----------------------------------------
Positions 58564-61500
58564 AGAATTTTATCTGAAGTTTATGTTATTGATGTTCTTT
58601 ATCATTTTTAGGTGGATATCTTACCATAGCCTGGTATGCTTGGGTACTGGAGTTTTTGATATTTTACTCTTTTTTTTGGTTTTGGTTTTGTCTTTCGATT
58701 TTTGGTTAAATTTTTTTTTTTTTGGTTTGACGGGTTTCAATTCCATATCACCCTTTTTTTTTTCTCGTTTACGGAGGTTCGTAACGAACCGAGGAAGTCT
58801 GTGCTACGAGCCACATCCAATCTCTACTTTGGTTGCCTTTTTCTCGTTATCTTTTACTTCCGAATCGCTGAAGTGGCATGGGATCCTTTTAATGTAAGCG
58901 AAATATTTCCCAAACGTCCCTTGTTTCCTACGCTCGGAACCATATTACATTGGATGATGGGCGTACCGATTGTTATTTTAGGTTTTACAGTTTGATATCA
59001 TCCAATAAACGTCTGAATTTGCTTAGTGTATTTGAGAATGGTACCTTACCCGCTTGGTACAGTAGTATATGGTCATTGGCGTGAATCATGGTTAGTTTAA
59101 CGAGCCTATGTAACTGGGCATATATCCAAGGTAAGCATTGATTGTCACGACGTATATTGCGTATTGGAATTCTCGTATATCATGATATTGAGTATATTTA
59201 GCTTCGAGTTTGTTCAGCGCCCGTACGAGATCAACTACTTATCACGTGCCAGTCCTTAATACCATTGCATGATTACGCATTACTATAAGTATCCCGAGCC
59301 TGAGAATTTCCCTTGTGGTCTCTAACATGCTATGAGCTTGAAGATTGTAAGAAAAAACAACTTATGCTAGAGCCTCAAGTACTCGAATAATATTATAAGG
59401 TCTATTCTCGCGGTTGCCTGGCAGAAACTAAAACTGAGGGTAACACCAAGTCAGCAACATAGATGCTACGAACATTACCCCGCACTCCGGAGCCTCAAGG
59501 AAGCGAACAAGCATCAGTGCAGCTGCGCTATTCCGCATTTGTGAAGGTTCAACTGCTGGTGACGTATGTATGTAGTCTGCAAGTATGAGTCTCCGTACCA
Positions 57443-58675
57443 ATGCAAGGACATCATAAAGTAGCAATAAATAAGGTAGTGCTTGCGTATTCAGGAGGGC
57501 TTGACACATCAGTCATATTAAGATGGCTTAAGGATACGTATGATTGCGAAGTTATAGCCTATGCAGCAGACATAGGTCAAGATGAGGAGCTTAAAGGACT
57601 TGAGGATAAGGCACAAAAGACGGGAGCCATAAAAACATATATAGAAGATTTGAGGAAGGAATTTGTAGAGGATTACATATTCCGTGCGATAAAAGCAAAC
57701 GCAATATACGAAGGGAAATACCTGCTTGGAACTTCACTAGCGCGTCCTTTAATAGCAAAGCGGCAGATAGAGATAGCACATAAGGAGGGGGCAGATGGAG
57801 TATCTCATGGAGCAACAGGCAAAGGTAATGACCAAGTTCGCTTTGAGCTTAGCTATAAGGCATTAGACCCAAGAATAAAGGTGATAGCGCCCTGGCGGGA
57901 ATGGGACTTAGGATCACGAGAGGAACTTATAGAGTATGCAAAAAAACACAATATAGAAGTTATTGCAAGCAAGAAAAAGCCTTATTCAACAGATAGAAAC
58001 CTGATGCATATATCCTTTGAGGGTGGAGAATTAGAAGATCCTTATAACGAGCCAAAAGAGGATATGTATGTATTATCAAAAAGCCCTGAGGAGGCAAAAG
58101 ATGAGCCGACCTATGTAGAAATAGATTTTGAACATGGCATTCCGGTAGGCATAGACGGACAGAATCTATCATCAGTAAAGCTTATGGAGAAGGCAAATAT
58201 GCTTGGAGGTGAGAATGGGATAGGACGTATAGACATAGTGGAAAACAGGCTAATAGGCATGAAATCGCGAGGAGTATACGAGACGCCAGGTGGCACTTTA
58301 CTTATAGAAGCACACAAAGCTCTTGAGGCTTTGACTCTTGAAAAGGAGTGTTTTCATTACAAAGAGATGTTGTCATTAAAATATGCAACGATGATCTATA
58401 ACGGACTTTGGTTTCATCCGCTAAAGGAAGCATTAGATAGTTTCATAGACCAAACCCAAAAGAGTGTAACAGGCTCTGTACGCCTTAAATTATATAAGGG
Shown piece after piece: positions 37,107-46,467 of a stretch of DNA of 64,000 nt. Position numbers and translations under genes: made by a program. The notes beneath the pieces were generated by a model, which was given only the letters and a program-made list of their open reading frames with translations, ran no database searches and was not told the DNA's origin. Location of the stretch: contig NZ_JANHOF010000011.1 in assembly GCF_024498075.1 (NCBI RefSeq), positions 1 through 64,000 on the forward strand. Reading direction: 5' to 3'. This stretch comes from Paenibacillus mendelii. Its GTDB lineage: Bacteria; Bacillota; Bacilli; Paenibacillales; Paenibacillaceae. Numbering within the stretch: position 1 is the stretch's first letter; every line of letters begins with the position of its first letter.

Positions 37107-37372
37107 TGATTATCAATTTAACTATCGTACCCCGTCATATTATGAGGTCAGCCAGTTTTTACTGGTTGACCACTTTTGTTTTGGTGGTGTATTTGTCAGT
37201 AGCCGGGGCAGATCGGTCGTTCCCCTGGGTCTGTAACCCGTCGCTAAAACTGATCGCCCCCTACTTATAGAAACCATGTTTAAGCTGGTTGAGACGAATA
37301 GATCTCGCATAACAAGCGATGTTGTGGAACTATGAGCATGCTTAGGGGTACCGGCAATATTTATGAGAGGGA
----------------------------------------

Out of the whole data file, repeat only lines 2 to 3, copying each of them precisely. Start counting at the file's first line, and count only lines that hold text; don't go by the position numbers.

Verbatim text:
58564 AGAATTTTATCTGAAGTTTATGTTATTGATGTTCTTT
58601 ATCATTTTTAGGTGGATATCTTACCATAGCCTGGTATGCTTGGGTACTGGAGTTTTTGATATTTTACTCTTTTTTTTGGTTTTGGTTTTGTCTTTCGATT